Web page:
Sunday 11 May 2008

Pauli's Other Exclusion Principle

As I am currently stretched between continents, I ponder over the differences between the US and Europe. Apart from the taste of food and the size of humans, there seems to be a fundamental difference at the level of particle physics. Let's have a closer look at the time and place of discoveries of elementary particles:
  • Tau neutrino, 2000, Fermilab, United States
  • Top quark, 1995, Fermilab, United States
  • W and Z bosons, 1983, CERN, Switzerland
  • Gluon, 1979, DESY, Germany
  • Bottom quark, 1977, Fermilab, United States
  • Tau, 1975, SLAC, United States
  • Charm quark, 1974, SLAC/Brookhaven, United States
  • Up, down, and strange quarks, 1968, SLAC, United States
  • Muon neutrino, 1962, Brookhaven, United States
  • Electron neutrino, 1956, Los Alamos, United States
  • Muon, 1936, Caltech, United States
  • Photon, 1905, Patent Office in Bern, Switzerland
  • Electron...let's skip that one for simplicity...
This can be summarized as Pauli's other exclusion principle:

Fermions are discovered in the US, whereas bosons are discovered in Europe.
Pauli's other exclusion principle has been confirmed in numerous experiments, sometimes un a quite spectacular way. Around 1974, the most powerful accelerator in the world was the ISR at CERN who produced charmonium in commercial quantities. However, since a discovery of the J/Psi particle at CERN would contradict Pauli's other exclusion principle, the experiment set its cuts so as to reject events with pT < 3.2 GeV (the mass of the J/Psi particle is 3.1 GeV). Later on, some significant efforts were invested to miss the Upsilon particle. The cancellation of the SSC can also be explained by Pauli's other exclusion principle: the SSC would be able to discover the Higgs boson.

Since, there is no more doubt that Pauli's other exclusion principle is a fundamental law of nature, it can be used to formulate predictions. One obvious implication is that Higgs searches at the Tevatron are pointless, and resources should be reallocated to searches for new heavy quarks. The Higgs boson, if it exists, will be discovered at the LHC. The new physics at the LHC, however, is severely constrained. Typical solutions to the hierarchy problem predict new fermions at the TeV scale. The little Higgs or extra dimensional scenarios predict a vector-like partner of the top quark at accessible energies, while supersymmetry predicts fermionic partners of the gauge bosons. On the other hand, the Standard Model with a light Higgs is perfectly consistent with Pauli's other exclusion principle...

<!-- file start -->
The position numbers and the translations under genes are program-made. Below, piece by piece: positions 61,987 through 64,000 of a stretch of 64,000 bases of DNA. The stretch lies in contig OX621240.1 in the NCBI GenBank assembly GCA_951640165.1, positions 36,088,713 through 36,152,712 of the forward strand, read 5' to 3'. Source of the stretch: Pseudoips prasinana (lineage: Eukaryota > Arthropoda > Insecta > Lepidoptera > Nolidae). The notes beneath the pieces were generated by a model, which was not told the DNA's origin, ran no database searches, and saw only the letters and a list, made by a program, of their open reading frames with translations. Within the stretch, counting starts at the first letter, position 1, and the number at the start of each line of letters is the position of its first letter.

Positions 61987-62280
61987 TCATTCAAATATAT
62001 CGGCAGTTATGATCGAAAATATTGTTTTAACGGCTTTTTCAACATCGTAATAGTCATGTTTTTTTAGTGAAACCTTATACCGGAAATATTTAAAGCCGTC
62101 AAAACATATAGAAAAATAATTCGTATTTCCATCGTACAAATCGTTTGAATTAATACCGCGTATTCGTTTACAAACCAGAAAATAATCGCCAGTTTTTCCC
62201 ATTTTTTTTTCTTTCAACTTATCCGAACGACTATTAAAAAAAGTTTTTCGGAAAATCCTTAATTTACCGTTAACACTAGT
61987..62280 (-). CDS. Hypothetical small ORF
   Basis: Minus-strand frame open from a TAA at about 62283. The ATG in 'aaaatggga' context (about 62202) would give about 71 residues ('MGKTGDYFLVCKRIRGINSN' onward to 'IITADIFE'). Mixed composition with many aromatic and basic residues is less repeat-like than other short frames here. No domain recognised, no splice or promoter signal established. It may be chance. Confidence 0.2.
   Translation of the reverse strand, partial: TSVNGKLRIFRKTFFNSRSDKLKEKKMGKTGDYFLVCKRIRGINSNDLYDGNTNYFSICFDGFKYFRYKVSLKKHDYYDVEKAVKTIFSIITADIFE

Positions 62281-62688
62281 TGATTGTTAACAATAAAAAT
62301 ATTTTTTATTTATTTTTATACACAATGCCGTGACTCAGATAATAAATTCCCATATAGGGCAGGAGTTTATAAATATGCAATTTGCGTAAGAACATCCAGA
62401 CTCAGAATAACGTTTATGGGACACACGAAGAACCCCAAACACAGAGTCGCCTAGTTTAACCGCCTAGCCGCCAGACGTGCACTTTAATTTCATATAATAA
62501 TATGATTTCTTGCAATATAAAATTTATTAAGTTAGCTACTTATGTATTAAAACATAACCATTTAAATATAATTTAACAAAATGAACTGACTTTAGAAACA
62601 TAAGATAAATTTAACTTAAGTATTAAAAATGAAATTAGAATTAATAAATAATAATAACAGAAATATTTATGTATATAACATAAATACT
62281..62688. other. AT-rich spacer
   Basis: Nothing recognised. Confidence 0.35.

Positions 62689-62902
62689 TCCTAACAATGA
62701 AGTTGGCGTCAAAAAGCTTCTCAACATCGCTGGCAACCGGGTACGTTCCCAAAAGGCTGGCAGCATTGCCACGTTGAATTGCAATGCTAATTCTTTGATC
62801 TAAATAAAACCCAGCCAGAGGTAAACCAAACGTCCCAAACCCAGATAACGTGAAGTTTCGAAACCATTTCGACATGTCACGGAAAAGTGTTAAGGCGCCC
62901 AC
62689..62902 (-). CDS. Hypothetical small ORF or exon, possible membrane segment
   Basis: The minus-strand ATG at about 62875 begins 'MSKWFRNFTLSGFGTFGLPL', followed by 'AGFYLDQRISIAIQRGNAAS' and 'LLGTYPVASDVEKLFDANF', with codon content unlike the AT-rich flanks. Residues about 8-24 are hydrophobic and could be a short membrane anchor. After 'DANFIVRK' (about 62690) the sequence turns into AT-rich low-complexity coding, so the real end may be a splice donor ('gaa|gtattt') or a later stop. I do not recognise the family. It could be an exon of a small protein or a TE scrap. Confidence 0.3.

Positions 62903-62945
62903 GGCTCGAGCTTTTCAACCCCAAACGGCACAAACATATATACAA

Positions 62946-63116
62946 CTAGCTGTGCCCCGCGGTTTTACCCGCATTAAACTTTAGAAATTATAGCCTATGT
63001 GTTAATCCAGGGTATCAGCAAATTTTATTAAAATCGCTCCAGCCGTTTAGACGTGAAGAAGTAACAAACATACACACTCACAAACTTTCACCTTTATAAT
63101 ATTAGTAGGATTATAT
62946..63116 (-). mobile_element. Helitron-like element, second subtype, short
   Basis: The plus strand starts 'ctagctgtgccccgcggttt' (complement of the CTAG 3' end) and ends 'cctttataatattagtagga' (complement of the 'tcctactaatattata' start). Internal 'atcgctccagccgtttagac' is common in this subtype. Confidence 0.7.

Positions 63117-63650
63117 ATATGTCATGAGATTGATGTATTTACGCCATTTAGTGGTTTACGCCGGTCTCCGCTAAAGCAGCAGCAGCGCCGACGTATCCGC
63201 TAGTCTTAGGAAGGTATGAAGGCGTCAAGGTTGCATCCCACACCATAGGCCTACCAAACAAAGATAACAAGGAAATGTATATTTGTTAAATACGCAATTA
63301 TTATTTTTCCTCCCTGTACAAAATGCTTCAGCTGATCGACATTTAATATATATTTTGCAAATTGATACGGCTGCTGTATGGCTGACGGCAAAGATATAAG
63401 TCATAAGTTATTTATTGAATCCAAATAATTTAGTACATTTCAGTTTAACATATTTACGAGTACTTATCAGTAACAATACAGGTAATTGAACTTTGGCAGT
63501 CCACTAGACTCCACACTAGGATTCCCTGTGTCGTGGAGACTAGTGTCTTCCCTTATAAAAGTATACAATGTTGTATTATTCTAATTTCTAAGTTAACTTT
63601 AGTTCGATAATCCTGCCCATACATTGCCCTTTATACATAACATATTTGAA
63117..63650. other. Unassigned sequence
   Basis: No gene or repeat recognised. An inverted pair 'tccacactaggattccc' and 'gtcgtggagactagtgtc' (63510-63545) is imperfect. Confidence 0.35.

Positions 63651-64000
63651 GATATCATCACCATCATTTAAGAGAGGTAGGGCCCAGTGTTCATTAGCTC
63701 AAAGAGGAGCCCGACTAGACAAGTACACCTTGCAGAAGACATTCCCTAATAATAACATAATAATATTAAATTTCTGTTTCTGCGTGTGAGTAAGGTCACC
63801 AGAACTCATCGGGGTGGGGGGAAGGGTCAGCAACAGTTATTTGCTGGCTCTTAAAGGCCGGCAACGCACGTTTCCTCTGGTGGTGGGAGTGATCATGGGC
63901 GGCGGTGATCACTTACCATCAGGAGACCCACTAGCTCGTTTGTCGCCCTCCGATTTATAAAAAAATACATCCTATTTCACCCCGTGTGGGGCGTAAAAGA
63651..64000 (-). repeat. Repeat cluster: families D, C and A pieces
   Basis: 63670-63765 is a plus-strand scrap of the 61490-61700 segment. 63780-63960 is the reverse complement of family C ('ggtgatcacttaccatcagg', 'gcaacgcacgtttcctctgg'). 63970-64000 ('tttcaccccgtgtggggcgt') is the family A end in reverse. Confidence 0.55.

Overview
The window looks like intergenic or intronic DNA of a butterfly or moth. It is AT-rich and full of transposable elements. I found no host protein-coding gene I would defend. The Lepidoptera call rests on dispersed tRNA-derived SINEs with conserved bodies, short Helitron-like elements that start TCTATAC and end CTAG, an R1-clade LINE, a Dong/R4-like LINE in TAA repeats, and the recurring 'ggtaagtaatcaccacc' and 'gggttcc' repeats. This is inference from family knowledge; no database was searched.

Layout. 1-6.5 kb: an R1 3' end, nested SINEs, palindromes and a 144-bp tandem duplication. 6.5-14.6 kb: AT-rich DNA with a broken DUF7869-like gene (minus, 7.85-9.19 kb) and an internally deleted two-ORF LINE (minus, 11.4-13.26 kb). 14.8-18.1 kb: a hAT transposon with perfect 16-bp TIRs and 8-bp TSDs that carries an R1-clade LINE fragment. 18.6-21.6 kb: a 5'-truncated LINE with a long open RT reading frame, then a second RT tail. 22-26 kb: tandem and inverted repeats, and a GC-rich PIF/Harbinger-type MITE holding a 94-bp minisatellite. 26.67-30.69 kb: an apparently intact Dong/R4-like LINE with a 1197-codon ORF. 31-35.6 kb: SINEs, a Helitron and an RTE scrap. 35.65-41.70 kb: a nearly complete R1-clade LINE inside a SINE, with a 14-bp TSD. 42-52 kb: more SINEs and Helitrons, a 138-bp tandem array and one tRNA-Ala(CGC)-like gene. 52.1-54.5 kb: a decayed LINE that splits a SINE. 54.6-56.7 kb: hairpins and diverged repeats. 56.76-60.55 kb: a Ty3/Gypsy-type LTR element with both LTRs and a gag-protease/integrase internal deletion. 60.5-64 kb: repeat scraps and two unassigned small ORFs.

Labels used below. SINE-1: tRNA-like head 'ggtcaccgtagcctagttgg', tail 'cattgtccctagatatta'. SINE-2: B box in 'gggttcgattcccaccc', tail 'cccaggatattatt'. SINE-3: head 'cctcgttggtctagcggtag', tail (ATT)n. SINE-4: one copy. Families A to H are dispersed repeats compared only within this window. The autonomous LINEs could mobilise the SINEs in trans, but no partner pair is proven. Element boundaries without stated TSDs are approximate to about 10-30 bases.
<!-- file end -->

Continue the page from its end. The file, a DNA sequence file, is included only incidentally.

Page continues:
Thanks to Jose Ramon for pointing out the facts to me.


Luboš Motl said...

Thanks for your theoretical discovery! More discussions here. The only obvious problems are electrons and neutrons. ;-) But muon and photon work out well.

Jester said...

Great Britain, at the fundamental level, doesnt count as Europe. It's not as surprising, is it?

Anonymous said...

Nice observation!

I don't think there is any problem with Pauli's other principle with the electron since it was discovered (1897) before Pauli was born (1900). Neutrons and protons are not serious problems either since they are not elementary particles any way. :-)

Anonymous said...

Hey jester, sleeping on the job again ? I am sure you would have tons of things to report, if you just weren't that lazy!


Vivek said...

nice summary. A minor quibble with something you wrote,

"...the experiment rejected the data with pT < 3.2 GeV (the J/Psi is at 3.1 GeV)..."

You mean they rejected events with mass < 3.2 and not pT. The mass of the J/Psi is 3.1 GeV; it doesn't have a fixed pT.

Anonymous said...

None of the particles discussed are scalars. Pauli's other principle so far has only been tested on vector bosons. So we cannot use it to predict where the Higgs might be discovered. Maybe in China? Or Russia?